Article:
Which is why I am not at all surprised by the recent study that found that expensive placebos work better than cheap ones. Basically, when participants were told that a placebo pretending to be a pain killer cost $2.50, it worked better than one that they were told cost 10 cents. Of course, both were identical sugar pills. How is this related, you may ask? Well, it is the loss aversion experienced by us maximizers (this is my interpretation, not the study authors). If you spend $2.50 on the pill, it better work. The negative affect that we feel for having made a $2.50 mistake is much bigger than what we feel from a 10 cent mistake. So the top down processes that make placebos work in general are stronger for the expensive placebo because of the greater fear of having made a mistake.

Which also explains Eliot Spitzer's call girl scandal. When I first heard that the escorts cost up to $5500 per HOUR, I could not imagine how they could be worth this much (not that I have much experience with call girls of course). But I bet it is the same as the expensive placebo. When you spend that much, the loss aversion kicks in and your brain makes sure that you enjoy the experience five times more than that $1100 per hour girl.

This also explains my fondness for self-deception. Life is great when you go around taking placebos all the time and feel great 24/7. And if you can further convince yourself that the 10 cent pill is the expensive version, then it is even better.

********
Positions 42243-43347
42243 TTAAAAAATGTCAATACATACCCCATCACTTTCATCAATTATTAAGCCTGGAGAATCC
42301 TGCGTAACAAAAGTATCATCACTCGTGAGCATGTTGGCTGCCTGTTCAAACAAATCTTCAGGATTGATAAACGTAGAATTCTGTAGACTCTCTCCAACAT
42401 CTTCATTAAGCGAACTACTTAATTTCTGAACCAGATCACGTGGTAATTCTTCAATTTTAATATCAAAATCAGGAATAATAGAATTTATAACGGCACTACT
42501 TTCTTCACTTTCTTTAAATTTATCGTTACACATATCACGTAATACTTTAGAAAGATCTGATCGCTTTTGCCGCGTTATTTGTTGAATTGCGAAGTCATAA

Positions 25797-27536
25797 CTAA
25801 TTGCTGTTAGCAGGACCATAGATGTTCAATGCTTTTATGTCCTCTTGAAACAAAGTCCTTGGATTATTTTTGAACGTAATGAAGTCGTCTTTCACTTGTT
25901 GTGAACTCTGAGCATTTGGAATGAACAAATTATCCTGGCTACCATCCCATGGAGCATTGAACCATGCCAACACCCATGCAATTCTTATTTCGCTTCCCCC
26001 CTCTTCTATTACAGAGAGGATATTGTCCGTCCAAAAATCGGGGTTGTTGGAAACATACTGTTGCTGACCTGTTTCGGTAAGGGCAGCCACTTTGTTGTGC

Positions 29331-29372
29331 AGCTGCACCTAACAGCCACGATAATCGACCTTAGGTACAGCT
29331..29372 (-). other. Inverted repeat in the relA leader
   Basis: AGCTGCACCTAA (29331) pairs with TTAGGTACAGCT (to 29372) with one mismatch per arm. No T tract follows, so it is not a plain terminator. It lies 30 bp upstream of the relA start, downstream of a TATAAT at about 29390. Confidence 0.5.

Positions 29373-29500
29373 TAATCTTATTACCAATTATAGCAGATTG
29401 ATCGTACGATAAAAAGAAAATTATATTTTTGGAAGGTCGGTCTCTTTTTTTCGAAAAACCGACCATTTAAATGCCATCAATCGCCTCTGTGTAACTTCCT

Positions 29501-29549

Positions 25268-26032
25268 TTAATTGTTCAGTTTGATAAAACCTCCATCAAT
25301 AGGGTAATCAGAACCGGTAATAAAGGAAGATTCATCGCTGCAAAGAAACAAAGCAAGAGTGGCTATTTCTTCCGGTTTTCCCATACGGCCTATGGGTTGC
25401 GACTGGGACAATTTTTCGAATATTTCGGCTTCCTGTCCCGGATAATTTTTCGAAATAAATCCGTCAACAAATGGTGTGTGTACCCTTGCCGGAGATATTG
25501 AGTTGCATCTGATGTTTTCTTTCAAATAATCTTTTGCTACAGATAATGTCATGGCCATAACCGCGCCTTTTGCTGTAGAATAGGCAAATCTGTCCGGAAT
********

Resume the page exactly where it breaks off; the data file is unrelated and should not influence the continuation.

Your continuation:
Mazimizers and satisficers

I topic I have long been very interested in, perhaps because of my own decision making struggles, is the satisficer/maximizer continuum that is so well described in Barry Schwartz book the Paradox of Choice. The basic concept is that there are two 'personalities' (my word, not his) for making choice decisions. In the satisficing strategy you choose an option that is good enough to satisfy your needs, and don't worry about whether there is another option out there that might be even better. The maximizer is willing to put in the extra effort to find the best option, even after a satisfactory option is found.

Part of this of course hinges on the availability of information. If you are buying a breakfast cereal, you can easily get the price, look at the nutrition label to get the grams of fat, protein, and fiber, the levels of each vitamin, and you probably have a sense of the taste from experience or advertising. So it is easy to compare 100 different options and pick the best one if you are willing to spend the time.

But for something like health care, it is impossible to know which doctor is better or even what they will charge when you go for a visit. I switched to a high deductible health plan with a health savings account (the new "free market solution" to the health care crisis) so I have tried to do this for the past two years. I go online to find a doctor, and I find no way to compare them. I call doctors' offices ahead of time and ask what the charge will be, but they can't tell me because it depends on the diagnosis and treatment, which they don't know until I get there (and have already committed to paying). So I am forced to satisfice, even though it drives me crazy (this is why I call it a decision making 'personality'). And I no longer believe this is the free market solution we were looking for.